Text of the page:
The package was mailed at 9:01 a.m. Monday morning at a Blacksburg, Va post office, sources said. Cho allegedly put the package in the hands of a female clerk before leaving. The clerk told us a little while ago she remember seeing Cho and recalls having to look up the zipcode for New York City's Rockefeller Plaza.
It appears that the suspect took the time to mail a package in between his shooting spree---showing a degree of cold-blooded planning.
Sent to Psychiatric Hospital
Police obtained the 2005 detention order from a local magistrate after it was determined by a state-certified employee that Cho's apparent mental state met the threshold for the temporary detention order.
Under Virginia law, "A magistrate has the authority to issue a detention order upon a finding that a person is mentally ill and in need of hospitalization or treatment.
Wendell Flinchum, the chief of the Virginia Tech police department, said that it's common for university police to work with state-affiliated mental health facilities instead of on-campus counseling because it is easier to obtain a detention order.
"We normally go through access [appealing to the state's legal system for help] because they have the power to commit people if they need to be committed," Flinchum said at a press conference Wednesday morning.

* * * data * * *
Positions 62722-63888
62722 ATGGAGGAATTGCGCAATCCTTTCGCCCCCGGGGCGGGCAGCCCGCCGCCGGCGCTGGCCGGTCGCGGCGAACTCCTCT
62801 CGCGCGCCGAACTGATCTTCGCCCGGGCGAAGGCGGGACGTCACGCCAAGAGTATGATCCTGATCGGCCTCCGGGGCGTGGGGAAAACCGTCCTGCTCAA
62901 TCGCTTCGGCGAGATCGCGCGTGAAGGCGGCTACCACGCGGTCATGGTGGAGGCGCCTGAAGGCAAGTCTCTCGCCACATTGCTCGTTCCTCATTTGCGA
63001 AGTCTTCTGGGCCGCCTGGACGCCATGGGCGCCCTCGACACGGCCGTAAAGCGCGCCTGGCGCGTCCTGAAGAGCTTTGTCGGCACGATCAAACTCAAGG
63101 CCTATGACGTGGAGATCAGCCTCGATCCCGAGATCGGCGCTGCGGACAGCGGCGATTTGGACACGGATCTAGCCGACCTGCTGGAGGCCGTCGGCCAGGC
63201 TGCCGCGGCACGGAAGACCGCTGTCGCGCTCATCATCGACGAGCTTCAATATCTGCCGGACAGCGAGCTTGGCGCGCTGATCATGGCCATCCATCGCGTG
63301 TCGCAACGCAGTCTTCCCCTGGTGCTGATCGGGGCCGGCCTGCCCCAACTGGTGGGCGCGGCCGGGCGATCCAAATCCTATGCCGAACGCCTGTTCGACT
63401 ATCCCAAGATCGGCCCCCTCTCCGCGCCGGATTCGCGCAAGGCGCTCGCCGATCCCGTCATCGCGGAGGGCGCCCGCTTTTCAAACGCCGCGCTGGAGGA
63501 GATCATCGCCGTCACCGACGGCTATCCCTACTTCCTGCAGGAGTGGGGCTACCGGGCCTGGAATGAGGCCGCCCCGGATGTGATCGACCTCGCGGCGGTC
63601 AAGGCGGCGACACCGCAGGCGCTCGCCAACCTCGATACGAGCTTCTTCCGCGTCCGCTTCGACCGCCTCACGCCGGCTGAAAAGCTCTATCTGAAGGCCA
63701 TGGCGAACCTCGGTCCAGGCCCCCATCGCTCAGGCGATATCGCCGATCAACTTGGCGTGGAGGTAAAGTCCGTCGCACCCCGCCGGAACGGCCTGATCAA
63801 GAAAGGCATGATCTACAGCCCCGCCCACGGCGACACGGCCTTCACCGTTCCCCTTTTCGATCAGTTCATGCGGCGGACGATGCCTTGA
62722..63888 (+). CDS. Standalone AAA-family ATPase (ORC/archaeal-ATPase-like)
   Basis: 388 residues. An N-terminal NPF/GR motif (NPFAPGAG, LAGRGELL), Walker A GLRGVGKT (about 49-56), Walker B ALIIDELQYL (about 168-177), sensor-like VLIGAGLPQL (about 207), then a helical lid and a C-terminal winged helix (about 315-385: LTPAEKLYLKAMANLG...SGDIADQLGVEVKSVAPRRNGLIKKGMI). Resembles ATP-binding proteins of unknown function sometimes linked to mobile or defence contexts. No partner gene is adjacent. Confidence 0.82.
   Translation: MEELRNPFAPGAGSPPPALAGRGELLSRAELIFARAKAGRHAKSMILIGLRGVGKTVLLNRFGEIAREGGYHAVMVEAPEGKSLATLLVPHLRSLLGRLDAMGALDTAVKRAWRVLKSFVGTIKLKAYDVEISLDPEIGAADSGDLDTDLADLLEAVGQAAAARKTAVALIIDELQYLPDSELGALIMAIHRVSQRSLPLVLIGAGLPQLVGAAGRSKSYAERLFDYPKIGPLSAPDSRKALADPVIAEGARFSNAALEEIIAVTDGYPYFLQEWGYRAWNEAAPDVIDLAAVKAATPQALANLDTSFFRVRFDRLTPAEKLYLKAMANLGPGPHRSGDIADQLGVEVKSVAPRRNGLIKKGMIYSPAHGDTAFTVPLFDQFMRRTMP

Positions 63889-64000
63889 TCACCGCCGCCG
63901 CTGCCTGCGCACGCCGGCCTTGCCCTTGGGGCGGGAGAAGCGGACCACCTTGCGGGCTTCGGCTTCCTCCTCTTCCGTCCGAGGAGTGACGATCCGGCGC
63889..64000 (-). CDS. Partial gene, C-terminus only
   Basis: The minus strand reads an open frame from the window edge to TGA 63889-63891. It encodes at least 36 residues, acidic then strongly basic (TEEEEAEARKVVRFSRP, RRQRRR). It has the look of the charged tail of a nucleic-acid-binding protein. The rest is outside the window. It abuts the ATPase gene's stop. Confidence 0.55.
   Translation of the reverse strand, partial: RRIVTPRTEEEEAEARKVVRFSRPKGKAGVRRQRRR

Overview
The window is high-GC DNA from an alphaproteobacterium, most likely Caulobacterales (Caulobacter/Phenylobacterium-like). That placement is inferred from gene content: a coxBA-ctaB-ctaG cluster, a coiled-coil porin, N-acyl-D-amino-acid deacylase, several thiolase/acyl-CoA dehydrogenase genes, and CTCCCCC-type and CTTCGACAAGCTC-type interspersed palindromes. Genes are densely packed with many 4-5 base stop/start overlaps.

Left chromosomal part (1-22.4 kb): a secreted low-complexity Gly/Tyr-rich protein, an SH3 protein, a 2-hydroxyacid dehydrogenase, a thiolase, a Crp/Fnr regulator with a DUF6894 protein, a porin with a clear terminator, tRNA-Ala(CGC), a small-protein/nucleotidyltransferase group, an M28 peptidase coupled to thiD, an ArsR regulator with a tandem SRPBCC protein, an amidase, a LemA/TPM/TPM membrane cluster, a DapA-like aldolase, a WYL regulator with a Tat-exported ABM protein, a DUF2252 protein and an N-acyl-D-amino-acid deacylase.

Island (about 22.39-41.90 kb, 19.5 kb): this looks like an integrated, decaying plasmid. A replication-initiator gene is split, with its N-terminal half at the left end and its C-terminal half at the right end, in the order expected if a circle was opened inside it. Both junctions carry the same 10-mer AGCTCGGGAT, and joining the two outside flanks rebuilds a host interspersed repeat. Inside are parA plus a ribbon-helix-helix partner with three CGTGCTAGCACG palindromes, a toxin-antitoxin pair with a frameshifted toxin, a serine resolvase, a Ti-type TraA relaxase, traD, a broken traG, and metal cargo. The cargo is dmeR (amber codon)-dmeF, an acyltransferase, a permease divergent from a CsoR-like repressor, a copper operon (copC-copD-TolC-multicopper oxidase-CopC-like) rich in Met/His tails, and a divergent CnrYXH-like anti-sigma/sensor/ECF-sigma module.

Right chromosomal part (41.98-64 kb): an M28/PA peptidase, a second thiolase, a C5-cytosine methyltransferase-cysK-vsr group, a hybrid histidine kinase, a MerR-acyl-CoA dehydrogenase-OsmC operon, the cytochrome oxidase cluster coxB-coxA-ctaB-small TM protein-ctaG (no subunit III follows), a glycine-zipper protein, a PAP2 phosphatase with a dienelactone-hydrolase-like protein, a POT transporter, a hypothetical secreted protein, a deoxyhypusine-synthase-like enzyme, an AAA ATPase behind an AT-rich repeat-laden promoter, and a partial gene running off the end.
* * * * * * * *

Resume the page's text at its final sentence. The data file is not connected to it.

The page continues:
Cho was taken to Carilion St. Albans Behavioral Health Center in Radford, Va., a private facility that can take 162 inpatients, according to court documents.
It's unclear whether Cho went to the hospital with police on his own or was taken there under protective custody, a possibility under the temporary detention order obtained by police.
One of the young women complained in November 2005 that Cho, then 21, was stalking her, but she declined to press legal charges against him. Police interviewed Cho for the first time and referred the case to the school's internal disciplinary board.
It's unclear whether any action was ever taken by the school, although Edward Spencer, a school vice president, said that it's not uncommon for a complaint never to reach a full hearing.
A second woman student, less than two weeks later, told authorities she received disturbing instant messages from Cho, and asked police to make sure there was "no further contact" from him.
Police spoke to Cho the next day. They say that shortly after, they received a call from an acquaintance of his, expressing concerns that he might be suicidal.
For a third time, police met with him. "Out of concern for Cho, officers asked him to speak to a counselor," Flinchum said. "He went voluntarily to the police department."